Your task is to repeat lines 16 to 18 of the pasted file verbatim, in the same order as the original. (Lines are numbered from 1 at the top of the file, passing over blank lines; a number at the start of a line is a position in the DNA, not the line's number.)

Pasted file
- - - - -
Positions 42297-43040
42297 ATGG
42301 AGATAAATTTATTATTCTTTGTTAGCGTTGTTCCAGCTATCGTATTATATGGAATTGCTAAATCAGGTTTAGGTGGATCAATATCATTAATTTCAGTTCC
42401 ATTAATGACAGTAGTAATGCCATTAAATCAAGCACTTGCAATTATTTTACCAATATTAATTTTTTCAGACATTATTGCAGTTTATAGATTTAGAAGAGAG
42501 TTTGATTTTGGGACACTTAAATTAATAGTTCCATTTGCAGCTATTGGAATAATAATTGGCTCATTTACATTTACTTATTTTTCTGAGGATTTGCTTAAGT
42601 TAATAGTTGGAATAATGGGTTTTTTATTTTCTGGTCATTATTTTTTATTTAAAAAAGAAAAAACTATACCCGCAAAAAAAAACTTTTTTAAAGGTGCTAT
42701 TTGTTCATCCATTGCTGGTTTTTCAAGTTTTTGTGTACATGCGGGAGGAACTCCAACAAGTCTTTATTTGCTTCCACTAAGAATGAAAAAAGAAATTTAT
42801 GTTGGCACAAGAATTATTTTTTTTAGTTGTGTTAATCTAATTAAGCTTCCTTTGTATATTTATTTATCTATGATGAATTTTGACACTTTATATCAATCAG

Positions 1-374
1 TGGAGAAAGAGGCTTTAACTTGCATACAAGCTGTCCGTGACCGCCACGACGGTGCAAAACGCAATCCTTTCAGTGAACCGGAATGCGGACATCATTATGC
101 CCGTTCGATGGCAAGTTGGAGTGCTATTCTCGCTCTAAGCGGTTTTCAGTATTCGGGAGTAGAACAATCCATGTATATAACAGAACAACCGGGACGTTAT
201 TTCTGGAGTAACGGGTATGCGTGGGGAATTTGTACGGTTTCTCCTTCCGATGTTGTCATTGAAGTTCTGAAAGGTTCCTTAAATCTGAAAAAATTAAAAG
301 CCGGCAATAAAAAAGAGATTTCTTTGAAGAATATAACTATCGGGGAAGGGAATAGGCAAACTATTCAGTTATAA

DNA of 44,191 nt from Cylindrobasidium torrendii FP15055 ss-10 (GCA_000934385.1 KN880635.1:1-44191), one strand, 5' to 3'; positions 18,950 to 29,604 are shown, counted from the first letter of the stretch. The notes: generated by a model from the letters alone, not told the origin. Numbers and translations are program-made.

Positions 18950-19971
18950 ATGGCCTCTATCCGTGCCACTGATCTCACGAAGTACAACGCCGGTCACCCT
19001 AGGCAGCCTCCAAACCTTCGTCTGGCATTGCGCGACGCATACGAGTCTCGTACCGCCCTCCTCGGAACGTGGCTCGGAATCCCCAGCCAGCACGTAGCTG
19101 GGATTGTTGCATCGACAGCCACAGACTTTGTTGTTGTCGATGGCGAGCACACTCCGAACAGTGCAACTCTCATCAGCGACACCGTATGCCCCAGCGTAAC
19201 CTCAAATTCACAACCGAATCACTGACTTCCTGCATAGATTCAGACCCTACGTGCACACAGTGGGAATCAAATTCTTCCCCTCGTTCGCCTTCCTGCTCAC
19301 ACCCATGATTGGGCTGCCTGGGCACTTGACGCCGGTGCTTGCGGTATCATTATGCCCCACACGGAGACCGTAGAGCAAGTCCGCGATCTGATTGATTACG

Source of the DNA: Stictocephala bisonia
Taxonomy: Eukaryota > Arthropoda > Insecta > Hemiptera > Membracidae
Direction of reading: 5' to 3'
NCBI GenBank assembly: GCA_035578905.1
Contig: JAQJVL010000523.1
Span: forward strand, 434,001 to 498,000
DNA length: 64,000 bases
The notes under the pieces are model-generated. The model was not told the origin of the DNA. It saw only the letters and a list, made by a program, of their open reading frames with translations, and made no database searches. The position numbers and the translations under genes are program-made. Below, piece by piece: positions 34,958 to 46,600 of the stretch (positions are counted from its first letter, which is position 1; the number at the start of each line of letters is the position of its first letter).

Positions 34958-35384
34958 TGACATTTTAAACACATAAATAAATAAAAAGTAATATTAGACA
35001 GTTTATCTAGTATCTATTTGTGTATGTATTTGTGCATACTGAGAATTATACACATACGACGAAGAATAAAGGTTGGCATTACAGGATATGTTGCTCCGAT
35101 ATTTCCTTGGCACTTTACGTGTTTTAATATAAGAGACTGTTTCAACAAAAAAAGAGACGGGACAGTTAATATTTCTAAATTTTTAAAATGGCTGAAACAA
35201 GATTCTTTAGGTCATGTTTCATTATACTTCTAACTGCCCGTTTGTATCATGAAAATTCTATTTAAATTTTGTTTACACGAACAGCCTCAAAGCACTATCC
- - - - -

18950 ATGGCCTCTATCCGTGCCACTGATCTCACGAAGTACAACGCCGGTCACCCT
19001 AGGCAGCCTCCAAACCTTCGTCTGGCATTGCGCGACGCATACGAGTCTCGTACCGCCCTCCTCGGAACGTGGCTCGGAATCCCCAGCCAGCACGTAGCTG
19101 GGATTGTTGCATCGACAGCCACAGACTTTGTTGTTGTCGATGGCGAGCACACTCCGAACAGTGCAACTCTCATCAGCGACACCGTATGCCCCAGCGTAAC